The Motley Fool Discussion Boards
Financial Planning / Tax Strategies
|Subject: Stock Option Strategies||Date: 3/14/1998 8:11 PM|
|Author: Sandblster||Number: 2674 of 121061|
I just read the Q&A on nonqualifed stock options. It made me wonder if the tax laws do not provide and incentive to exercise options sooner rather than later.
Consider the following example:
Suppose I am granted an option to buy 5000 shares of my company's stock for $10.
Three years later, the stock is selling for $20.
Suppose I exercise the options and sell the stock three years after the options are granted. My total tax bill--assuming that I am in the highest tax bracket--is $19800.
If I had exercised the options as soon as possible, say after one year, when the price was $13, my tax bill would be much lower:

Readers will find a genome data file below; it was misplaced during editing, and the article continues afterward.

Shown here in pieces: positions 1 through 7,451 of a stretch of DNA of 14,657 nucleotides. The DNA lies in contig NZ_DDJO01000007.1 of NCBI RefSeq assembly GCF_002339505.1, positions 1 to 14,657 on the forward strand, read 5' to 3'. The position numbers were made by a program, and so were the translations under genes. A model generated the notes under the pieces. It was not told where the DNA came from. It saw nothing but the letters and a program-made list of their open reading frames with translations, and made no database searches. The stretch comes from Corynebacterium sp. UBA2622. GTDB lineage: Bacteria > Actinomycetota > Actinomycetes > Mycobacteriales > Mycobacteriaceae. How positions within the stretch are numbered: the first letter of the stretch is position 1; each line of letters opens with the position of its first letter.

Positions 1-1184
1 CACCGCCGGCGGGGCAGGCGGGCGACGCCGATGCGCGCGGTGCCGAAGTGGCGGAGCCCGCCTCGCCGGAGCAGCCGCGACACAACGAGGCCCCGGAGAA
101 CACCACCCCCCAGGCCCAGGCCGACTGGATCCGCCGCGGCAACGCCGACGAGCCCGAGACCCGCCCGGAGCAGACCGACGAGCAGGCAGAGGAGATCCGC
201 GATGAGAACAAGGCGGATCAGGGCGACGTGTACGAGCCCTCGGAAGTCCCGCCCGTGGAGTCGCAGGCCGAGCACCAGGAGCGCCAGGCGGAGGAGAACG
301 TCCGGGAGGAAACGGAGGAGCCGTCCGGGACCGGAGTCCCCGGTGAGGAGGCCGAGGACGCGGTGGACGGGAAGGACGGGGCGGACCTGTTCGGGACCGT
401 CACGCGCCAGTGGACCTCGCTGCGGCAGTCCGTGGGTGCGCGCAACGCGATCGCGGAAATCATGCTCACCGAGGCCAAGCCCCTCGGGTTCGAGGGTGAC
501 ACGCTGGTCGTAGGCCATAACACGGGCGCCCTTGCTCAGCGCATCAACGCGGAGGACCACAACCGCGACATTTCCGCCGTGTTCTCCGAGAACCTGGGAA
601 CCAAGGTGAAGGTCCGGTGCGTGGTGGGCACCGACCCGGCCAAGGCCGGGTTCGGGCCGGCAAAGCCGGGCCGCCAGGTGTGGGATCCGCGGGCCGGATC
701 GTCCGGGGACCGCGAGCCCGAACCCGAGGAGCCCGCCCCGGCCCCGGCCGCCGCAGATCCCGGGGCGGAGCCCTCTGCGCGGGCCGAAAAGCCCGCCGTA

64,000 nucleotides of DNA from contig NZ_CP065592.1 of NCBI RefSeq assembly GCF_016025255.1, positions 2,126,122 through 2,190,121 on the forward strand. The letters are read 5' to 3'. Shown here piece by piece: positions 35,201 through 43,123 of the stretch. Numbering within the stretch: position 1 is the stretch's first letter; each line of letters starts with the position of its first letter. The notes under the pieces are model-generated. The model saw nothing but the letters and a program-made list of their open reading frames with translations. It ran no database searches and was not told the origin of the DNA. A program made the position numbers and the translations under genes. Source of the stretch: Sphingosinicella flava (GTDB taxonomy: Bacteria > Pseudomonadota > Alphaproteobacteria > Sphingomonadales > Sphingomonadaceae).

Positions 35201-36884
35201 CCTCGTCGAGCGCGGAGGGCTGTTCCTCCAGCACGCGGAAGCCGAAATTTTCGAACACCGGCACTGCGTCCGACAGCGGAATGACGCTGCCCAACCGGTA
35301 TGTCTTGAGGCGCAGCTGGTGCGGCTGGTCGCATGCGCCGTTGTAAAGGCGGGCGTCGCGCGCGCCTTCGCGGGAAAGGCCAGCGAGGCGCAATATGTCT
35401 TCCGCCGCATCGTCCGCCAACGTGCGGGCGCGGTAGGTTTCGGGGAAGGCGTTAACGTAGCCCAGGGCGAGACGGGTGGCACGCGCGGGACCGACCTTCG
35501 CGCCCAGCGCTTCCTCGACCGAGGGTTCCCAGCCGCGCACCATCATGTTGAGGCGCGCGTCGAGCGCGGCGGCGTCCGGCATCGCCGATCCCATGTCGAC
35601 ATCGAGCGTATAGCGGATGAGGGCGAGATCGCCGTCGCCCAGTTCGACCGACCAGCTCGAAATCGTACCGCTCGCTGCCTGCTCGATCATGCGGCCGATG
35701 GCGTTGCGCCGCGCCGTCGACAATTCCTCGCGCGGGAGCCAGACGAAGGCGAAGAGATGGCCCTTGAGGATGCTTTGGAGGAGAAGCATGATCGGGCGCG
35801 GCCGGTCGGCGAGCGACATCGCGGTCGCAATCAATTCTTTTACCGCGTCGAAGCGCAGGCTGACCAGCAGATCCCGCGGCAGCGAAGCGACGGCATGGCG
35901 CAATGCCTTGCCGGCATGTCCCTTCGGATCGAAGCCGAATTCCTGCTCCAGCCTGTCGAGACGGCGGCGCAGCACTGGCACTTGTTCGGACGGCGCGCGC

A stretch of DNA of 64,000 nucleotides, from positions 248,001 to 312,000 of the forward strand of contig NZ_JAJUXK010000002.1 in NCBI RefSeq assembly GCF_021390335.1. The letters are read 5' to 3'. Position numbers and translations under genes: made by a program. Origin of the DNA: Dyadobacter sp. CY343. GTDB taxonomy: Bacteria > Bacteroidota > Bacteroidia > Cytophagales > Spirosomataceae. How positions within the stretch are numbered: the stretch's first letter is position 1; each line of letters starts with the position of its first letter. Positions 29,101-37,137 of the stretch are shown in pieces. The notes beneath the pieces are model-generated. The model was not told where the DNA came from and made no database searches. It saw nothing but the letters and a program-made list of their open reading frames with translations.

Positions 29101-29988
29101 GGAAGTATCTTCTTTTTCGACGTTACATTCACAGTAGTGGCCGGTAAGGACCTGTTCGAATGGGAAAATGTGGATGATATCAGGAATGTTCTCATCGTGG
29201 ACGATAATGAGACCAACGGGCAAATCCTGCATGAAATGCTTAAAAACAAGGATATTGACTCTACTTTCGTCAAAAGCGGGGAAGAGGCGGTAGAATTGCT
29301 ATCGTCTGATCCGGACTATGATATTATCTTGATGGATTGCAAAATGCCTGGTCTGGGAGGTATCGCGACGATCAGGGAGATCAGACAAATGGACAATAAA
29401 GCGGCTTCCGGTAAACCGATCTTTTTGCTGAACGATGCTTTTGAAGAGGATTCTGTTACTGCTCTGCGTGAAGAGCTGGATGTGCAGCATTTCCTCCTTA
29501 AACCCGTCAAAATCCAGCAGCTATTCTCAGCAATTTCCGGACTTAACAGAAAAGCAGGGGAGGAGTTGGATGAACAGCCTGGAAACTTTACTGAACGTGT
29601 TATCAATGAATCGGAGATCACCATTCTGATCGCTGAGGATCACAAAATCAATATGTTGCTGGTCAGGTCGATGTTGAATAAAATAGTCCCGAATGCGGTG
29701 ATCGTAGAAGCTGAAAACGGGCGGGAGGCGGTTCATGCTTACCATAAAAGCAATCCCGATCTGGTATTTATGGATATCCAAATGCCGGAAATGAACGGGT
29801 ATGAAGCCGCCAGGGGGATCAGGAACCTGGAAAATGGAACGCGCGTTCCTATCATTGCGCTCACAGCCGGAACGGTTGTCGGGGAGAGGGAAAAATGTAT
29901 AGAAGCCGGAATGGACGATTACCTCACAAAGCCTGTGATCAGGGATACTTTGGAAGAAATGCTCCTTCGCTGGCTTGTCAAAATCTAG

.396*3*5000 + .2*7*5000 = $12940.
This is a big difference! The incentive to exercise options sooner was sweetened when the capital gains tax rate was cut last year.
I understand that there are other considerations, mainly that you have no downside risk with options, but you do with stock.
Nevertheless, I have never seen any articles that mention the effect I described above.
Any thoughts on this would be welcome.
|Copyright 1996-2014 trademark and the "Fool" logo is a trademark of The Motley Fool, Inc. Contact Us|